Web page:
At a recent forum in Shenzhen, pundits zeroed in on 2008's major trends in China's book publishing industry.
1. The global economic chill has made titles in macro-economics hot, hot, hot. Since the stock market is in the doldrums, investment tips have little practical use and have given way to primers on economics. All the fancy financial terms have served as pointers for more systematic knowledge in how to run an economy, or avoid running it into the ground.
2. This year marks the 30th anniversary of China's reform and opening-up policy. Books that recall the old days or sum up the achievements of the past three decades have piled up in bookstores.
3. Academic books published during the Republic of China years are being "re-discovered" en masse, ranging from literature, history and all branches of social sciences. This represents a restoration of the missing link caused by political and cultural schism.
4. The Mao Dun Literature Award, an honor for novels, is showing clout in the market. This year's winners, published in previous years, have all found their way into more conversations and more prominent display shelves. Jia Pingwa's Qin Tune and Mai Jia's Backstabbing are two standouts.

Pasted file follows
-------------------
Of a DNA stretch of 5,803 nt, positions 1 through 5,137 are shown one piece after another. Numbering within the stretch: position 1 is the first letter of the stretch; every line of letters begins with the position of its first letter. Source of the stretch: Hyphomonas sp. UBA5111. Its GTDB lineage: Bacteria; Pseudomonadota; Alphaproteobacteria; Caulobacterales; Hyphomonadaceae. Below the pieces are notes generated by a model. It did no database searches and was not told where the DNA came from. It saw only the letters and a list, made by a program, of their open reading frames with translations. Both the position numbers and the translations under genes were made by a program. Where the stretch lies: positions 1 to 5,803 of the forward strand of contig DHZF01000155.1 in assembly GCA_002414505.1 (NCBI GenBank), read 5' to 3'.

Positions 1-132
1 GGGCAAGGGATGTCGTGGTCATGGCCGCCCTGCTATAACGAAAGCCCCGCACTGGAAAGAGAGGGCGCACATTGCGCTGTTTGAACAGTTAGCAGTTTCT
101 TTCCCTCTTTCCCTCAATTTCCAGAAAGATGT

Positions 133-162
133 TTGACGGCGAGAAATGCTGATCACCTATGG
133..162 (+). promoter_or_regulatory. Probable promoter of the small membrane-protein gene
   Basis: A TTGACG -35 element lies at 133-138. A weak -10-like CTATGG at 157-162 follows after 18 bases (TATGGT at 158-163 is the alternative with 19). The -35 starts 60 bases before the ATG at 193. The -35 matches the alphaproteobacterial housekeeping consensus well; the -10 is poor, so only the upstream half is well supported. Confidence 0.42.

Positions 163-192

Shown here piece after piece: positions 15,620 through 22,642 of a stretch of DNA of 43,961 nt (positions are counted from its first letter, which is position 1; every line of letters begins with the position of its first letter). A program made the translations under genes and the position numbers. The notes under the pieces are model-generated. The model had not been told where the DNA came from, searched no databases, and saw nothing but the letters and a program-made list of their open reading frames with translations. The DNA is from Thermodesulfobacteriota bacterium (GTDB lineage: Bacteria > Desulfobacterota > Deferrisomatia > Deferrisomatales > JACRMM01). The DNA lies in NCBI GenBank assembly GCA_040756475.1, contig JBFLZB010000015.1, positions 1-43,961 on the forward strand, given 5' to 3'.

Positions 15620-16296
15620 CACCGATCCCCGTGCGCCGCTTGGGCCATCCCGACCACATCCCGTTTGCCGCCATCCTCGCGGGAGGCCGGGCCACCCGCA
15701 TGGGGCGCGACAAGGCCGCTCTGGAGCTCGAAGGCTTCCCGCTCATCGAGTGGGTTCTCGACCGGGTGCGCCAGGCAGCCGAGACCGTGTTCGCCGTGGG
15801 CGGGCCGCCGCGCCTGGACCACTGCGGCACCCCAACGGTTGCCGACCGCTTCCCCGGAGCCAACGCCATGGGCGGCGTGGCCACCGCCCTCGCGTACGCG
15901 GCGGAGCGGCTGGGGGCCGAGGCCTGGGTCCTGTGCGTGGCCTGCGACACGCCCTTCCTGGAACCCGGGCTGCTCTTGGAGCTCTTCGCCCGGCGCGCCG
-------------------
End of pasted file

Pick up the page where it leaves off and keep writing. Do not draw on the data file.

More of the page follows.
5. The Sichuan earthquake in May caused heartache, and sent professional writers into the disaster zone. They wanted to be part of this collective consciousness, contributing to it with depth and unconventional angles. Investigative reports and poetry are two of the main genres they take an interest in.
6. The election of Barack Obama in the United States has made books about the first African-American president a hot topic. Many of the bestsellers about him - or by him - have been or are being translated into Chinese.
7. Psychological health is a major concern to book readers in 2008. It is a continuation of the health and fitness trend in publishing, which started two years ago.
8. The Beijing Olympics have been a predictable stimulus for book editors. As many as 300 publishers across the nation rolled out various titles covering every nook and cranny of the sporting event.
9. This year also marks the 10th anniversary of China's "online literature". The Internet has put many unknown writers into the spotlight. Its power is undeniable but it's more a popularity contest.
10. Tokugawa Ieyasu, a series of Japanese historical novels, have found a huge audience here in China.